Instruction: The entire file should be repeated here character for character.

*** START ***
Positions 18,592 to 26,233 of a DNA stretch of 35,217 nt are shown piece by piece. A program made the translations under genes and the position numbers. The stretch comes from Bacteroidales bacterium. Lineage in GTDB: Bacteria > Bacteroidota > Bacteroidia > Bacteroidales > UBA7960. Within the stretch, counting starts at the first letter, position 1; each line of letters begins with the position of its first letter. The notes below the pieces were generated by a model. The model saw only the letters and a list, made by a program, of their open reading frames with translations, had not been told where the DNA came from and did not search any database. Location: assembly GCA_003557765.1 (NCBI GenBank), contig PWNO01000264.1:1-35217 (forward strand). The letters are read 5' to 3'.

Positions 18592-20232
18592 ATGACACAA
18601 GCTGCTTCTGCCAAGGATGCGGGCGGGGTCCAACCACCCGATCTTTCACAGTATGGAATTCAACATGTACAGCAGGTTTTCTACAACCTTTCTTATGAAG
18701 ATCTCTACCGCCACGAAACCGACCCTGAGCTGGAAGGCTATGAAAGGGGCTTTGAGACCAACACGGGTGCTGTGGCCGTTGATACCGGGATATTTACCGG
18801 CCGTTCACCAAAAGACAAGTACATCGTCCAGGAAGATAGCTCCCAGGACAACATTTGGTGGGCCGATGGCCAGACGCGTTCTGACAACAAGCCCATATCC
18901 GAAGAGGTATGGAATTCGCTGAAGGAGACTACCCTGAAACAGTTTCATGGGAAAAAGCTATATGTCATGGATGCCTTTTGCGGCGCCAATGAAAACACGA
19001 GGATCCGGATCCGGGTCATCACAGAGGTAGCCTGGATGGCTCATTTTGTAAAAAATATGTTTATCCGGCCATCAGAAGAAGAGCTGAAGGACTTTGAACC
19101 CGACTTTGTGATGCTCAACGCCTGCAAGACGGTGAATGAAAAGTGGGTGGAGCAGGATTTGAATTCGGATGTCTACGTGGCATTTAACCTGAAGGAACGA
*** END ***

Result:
Positions 18,592 to 26,233 of a DNA stretch of 35,217 nt are shown piece by piece. A program made the translations under genes and the position numbers. The stretch comes from Bacteroidales bacterium. Lineage in GTDB: Bacteria > Bacteroidota > Bacteroidia > Bacteroidales > UBA7960. Within the stretch, counting starts at the first letter, position 1; each line of letters begins with the position of its first letter. The notes below the pieces were generated by a model. The model saw only the letters and a list, made by a program, of their open reading frames with translations, had not been told where the DNA came from and did not search any database. Location: assembly GCA_003557765.1 (NCBI GenBank), contig PWNO01000264.1:1-35217 (forward strand). The letters are read 5' to 3'.

Positions 18592-20232
18592 ATGACACAA
18601 GCTGCTTCTGCCAAGGATGCGGGCGGGGTCCAACCACCCGATCTTTCACAGTATGGAATTCAACATGTACAGCAGGTTTTCTACAACCTTTCTTATGAAG
18701 ATCTCTACCGCCACGAAACCGACCCTGAGCTGGAAGGCTATGAAAGGGGCTTTGAGACCAACACGGGTGCTGTGGCCGTTGATACCGGGATATTTACCGG
18801 CCGTTCACCAAAAGACAAGTACATCGTCCAGGAAGATAGCTCCCAGGACAACATTTGGTGGGCCGATGGCCAGACGCGTTCTGACAACAAGCCCATATCC
18901 GAAGAGGTATGGAATTCGCTGAAGGAGACTACCCTGAAACAGTTTCATGGGAAAAAGCTATATGTCATGGATGCCTTTTGCGGCGCCAATGAAAACACGA
19001 GGATCCGGATCCGGGTCATCACAGAGGTAGCCTGGATGGCTCATTTTGTAAAAAATATGTTTATCCGGCCATCAGAAGAAGAGCTGAAGGACTTTGAACC
19101 CGACTTTGTGATGCTCAACGCCTGCAAGACGGTGAATGAAAAGTGGGTGGAGCAGGATTTGAATTCGGATGTCTACGTGGCATTTAACCTGAAGGAACGA